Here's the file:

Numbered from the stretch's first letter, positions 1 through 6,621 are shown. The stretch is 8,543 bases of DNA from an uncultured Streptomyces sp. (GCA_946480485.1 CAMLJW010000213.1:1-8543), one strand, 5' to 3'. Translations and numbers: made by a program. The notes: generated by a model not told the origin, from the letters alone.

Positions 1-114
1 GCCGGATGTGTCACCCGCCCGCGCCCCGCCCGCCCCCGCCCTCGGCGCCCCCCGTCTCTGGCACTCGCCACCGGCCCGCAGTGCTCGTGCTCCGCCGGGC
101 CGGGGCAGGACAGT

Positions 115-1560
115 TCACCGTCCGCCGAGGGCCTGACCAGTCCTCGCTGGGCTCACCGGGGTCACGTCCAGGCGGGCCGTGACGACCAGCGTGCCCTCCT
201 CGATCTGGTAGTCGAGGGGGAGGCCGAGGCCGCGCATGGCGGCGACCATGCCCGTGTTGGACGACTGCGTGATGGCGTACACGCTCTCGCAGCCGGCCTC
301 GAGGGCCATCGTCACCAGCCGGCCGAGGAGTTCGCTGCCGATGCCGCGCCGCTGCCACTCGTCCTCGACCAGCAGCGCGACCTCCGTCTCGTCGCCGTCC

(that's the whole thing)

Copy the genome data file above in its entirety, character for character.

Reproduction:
Numbered from the stretch's first letter, positions 1 through 6,621 are shown. The stretch is 8,543 bases of DNA from an uncultured Streptomyces sp. (GCA_946480485.1 CAMLJW010000213.1:1-8543), one strand, 5' to 3'. Translations and numbers: made by a program. The notes: generated by a model not told the origin, from the letters alone.

Positions 1-114
1 GCCGGATGTGTCACCCGCCCGCGCCCCGCCCGCCCCCGCCCTCGGCGCCCCCCGTCTCTGGCACTCGCCACCGGCCCGCAGTGCTCGTGCTCCGCCGGGC
101 CGGGGCAGGACAGT

Positions 115-1560
115 TCACCGTCCGCCGAGGGCCTGACCAGTCCTCGCTGGGCTCACCGGGGTCACGTCCAGGCGGGCCGTGACGACCAGCGTGCCCTCCT
201 CGATCTGGTAGTCGAGGGGGAGGCCGAGGCCGCGCATGGCGGCGACCATGCCCGTGTTGGACGACTGCGTGATGGCGTACACGCTCTCGCAGCCGGCCTC
301 GAGGGCCATCGTCACCAGCCGGCCGAGGAGTTCGCTGCCGATGCCGCGCCGCTGCCACTCGTCCTCGACCAGCAGCGCGACCTCCGTCTCGTCGCCGTCC